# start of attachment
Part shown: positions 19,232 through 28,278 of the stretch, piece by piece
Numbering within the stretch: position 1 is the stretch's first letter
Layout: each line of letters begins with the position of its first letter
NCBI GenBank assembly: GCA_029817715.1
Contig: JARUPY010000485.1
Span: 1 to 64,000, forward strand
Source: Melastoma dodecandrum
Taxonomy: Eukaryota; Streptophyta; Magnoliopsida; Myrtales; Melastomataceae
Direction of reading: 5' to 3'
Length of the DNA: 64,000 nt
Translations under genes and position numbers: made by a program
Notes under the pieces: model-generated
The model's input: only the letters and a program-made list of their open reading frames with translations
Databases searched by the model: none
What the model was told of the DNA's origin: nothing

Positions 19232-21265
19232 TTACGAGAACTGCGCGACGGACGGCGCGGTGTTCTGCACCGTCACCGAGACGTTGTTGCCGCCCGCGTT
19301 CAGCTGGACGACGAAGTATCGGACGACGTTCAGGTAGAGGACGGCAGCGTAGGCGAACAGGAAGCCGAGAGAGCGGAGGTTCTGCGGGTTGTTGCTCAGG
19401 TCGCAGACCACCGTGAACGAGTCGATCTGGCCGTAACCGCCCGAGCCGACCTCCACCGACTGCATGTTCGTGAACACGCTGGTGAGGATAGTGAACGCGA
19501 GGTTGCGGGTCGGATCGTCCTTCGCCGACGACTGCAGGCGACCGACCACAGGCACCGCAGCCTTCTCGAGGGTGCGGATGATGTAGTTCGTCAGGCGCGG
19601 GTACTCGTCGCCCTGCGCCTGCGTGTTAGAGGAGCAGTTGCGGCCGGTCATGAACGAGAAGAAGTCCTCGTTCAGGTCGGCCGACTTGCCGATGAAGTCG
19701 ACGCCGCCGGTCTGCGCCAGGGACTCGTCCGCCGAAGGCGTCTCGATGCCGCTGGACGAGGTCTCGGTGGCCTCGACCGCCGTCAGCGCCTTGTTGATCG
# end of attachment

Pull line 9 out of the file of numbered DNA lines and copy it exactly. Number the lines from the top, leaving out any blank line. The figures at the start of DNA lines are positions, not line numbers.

Direction of reading: 5' to 3'